For me, being able to occupy my body with a sense of peace and belonging was never primarily about getting over a body image problem. It’s always been about ~
  • self-worth
  • identity
  • body ease (feeling safe enough to be embodied while living with trauma)

Some words that I’ve found helpful trying to explain my experience of lack of body ease to myself are dislocation, alienation, agitation, “white noise”, confusion. It was like I just couldn’t get comfortable in my own skin. Shame was huge. So huge and all-encompassing I wasn’t aware of it for a very long time.

This particular feeling of not wanting to, or not being able to, rest in my body had nothing to do with the ‘image’ I had of my body, as implied by the popular use of the term body image. It had everything to do with trauma, (lack of) self-worth, and figuring out identity. On which note (identity), I found it really helpful to read lists of vocabulary related to whatever it was I was trying to figure out. Having more words at my fingers tips helped me organise ideas. 

In Well Now I use the term body respect instead of comparable terms because I want to signal the need for social accountability regardless of someone’s ‘self-esteem’. 
 
Here’s some questions around the topic:
 
  • What feelings/responses do you have when thinking about respecting your body?
  • What feelings/responses do you have when thinking about loving your body?
  • Is it helpful to think of ‘your body’, which seems to imply that we are not one and the same thing as our body. If so, what is more helpful phrasing? 
  • Are there any times when you feel more at home in your body than other times, or when it feels easier for you to be at home in your body.
  • What can/do you do that helps you to feel more comfortable being in your own skin?

And, lastly for these questions, if you have art materials to hand, can you set aside time in the week to explore “how will it (or does it) feel to be at peace in your body”? Or maybe you can dance the answer, or find some other way of expressing yourself.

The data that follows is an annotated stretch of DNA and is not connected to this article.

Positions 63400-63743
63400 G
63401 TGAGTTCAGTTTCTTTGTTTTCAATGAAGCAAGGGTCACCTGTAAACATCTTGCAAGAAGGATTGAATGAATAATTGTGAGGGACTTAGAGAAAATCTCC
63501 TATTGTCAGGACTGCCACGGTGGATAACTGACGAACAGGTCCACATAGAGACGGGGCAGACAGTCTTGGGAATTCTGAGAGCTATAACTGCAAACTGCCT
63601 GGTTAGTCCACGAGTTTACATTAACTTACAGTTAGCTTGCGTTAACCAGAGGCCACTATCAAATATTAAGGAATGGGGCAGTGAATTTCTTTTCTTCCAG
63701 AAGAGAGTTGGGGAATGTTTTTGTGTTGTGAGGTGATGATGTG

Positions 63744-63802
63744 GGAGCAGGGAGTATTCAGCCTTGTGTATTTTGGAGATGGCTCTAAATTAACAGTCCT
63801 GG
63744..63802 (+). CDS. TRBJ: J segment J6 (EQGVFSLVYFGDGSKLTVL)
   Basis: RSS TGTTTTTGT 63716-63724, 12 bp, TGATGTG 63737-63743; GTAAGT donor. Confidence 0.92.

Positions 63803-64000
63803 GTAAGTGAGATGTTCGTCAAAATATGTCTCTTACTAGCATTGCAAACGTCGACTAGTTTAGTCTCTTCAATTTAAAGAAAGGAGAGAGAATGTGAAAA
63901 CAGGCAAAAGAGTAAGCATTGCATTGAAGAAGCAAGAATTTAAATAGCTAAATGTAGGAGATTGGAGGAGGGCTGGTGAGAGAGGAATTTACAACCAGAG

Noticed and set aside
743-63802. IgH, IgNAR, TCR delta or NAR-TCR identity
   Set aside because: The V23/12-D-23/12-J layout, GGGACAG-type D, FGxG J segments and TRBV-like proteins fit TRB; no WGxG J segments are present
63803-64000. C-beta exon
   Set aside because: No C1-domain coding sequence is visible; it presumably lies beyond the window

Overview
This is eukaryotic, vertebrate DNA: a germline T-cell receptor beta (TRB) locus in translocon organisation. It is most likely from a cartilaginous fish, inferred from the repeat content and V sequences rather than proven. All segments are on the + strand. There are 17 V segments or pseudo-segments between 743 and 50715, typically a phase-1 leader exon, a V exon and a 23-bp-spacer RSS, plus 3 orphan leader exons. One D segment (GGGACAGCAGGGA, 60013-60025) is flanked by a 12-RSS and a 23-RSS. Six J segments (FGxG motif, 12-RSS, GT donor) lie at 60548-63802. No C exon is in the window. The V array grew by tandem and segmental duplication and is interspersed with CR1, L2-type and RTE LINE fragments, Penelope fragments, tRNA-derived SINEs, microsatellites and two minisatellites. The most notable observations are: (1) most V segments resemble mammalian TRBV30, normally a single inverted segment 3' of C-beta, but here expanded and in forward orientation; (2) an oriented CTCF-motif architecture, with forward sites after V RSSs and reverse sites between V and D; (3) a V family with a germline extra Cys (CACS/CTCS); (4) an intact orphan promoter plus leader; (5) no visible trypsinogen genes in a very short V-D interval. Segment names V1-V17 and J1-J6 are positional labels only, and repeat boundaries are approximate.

Brené Brown’s 2014 TED talk on shame  is worth a listen. At the time of recording she was still caught up in fat-phobic beliefs. It doesn’t get much of a mention but enough to notice, so a word of caution to wait until you feel able to cope with the onslaught and disappointment, etc., of this.
 

Activity Six

Radical Body Love 

So, having said I use ‘body respect’ to signal social accountability, I’m now going to share an example of work from a transformational leader and activist who talks about radical self love as the route to collective liberation!

She’s called Sonya Renee Taylor, and founded the digital organisation The Body Is Not An Apology and wrote a book by the same name. 

 You can hear her talk about radical body love in this podcast 

Activity Seven

Many Ways of Knowing and Pleasure  

And who asks the question: Am I altering your aura, your ideas, your dreams, or am I merely moving you to temporary and reactive action?” Audre Lorde 

Western norms value the intellect and reasoning as key to knowledge creation and devalue other ways of knowing. This assumes that our cognition can be separated from the body, and that our rational thoughts exist independently of non-rational influence. Which is all bunkum.

However, even though these beliefs are disproven within the framework (reductionism) that created them, they go deep in our cultural fabric. As a result, non-rational ways of knowing get ignored and ridiculed.

If we are already feeling at odds with our body, struggling to make sense of our experiences because of trauma, and living with corrosive shame, it can be super hard to turn inwards to meet ourselves, or to take any form of embodied knowing seriously.

Exploring body awareness, deep connection, and pleasure, can help us access a range and depth of knowledges that compliment and interconnect with the intellect in ways that support us to engage with the world from sense of worthiness and wholeness.  

If we have lived at some distance from our body because of terror, shame, fear, self-loathing, working with body awareness can help us learn how we call it home. It can let us explore our body as a place of pleasure, knowledge, safety.

Self-compassion is a star player. You may already have uncovered how responding to yourself with kindness has enabled change. Imagine if you could tap into other new knowledge that can help support you in your journey? This is where body awareness comes in. 

As activist, poet and intellectual Audre Lorde says (summarised here), being in touch with the totality of our knowing, including the erotic, helps us access power. Writing for black women she says “As women, we have come to distrust that power which rises from our deepest and nonrational knowledge…But the erotic offers a well of replenishing and provocative force to the woman who does not fear its revelation, nor succumb to the belief that sensation is enough”.